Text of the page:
Royal Society Publishing

Origin of the fittest: link between emergent variation and evolutionary change as a critical question in evolutionary biology

Alexander V. Badyaev


In complex organisms, neutral evolution of genomic architecture, associated compensatory interactions in protein networks and emergent developmental processes can delineate the directions of evolutionary change, including the opportunity for natural selection. These effects are reflected in the evolution of developmental programmes that link genomic architecture with a corresponding functioning phenotype. Two recent findings call for closer examination of the rules by which these links are constructed. First is the realization that high dimensionality of genotypes and emergent properties of autonomous developmental processes (such as capacity for self-organization) result in the vast areas of fitness neutrality at both the phenotypic and genetic levels. Second is the ubiquity of context- and taxa-specific regulation of deeply conserved gene networks, such that exceptional phenotypic diversification coexists with remarkably conserved generative processes. Establishing the causal reciprocal links between ongoing neutral expansion of genomic architecture, emergent features of organisms' functionality, and often precisely adaptive phenotypic diversification therefore becomes an important goal of evolutionary biology and is the latest reincarnation of the search for a framework that links development, functioning and evolution of phenotypes. Here I examine, in the light of recent empirical advances, two evolutionary concepts that are central to this framework—natural selection and inheritance—the general rules by which they become associated with emergent developmental and homeostatic processes and the role that they play in descent with modification.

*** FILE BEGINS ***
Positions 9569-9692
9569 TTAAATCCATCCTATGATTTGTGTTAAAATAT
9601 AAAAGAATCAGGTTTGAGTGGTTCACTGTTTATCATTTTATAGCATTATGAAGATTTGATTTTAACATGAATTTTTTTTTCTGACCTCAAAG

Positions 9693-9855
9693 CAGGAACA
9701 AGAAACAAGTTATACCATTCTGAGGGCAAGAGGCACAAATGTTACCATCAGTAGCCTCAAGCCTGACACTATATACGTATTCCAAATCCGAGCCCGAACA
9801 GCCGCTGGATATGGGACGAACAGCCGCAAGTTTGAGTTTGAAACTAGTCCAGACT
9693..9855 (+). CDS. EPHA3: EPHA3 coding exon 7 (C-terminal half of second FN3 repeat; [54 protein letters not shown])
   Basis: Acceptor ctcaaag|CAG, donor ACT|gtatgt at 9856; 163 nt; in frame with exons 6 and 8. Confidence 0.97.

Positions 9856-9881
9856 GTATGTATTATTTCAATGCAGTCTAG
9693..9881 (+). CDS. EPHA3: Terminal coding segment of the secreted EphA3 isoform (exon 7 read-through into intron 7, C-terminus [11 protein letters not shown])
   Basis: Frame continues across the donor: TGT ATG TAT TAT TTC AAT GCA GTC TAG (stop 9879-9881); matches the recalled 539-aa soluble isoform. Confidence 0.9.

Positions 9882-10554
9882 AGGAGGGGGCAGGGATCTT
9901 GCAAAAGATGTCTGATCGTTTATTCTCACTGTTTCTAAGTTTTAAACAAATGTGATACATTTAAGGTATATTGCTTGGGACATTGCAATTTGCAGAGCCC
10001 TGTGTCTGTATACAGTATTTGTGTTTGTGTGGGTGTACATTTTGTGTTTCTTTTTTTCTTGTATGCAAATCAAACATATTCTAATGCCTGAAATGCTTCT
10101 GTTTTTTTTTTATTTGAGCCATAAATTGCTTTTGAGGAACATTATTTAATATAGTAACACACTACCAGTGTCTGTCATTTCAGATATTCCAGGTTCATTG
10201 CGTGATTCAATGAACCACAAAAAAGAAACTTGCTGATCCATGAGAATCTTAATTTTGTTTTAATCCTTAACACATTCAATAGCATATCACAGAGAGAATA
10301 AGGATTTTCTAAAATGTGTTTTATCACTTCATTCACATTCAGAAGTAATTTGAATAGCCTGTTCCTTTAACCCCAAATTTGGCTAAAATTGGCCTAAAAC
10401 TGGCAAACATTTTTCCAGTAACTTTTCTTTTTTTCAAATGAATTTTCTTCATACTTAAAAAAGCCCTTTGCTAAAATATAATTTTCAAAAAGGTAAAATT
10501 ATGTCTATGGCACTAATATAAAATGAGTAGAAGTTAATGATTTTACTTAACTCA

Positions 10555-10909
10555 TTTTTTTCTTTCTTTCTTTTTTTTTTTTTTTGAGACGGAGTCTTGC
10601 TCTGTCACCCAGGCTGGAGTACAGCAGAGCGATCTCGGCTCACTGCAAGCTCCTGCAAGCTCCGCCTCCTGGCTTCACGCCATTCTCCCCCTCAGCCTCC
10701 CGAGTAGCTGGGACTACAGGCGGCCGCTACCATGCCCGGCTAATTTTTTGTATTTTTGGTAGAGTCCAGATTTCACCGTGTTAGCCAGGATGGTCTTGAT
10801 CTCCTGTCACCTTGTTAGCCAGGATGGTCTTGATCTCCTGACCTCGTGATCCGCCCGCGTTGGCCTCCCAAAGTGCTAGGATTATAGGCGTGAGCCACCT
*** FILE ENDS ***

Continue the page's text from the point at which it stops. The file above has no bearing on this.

1. Outstanding problems in historical context

Over the past decade, progress in evolutionary biology has been shaped by the realization that a significant portion of genomic architecture and developmental processes arises by processes other than natural selection [13], that connectivity and conservation of protein networks and emergent developmental and homeostatic processes determine directionality of contemporary adaptive evolution [47], that a majority of current adaptations and novelties are rearrangements of processes that have evolved in a different context, some billions of years ago (e.g. [8]), that tremendous diversification of metazoans uses a limited set of deeply conserved gene networks and associated core set of molecular and cellular processes [911], and that prevalence of symbiosis in eukaryotes and horizontal gene transfer in prokaryotes questions the tree of life view of adaptive evolution, except near terminal branches [12,13].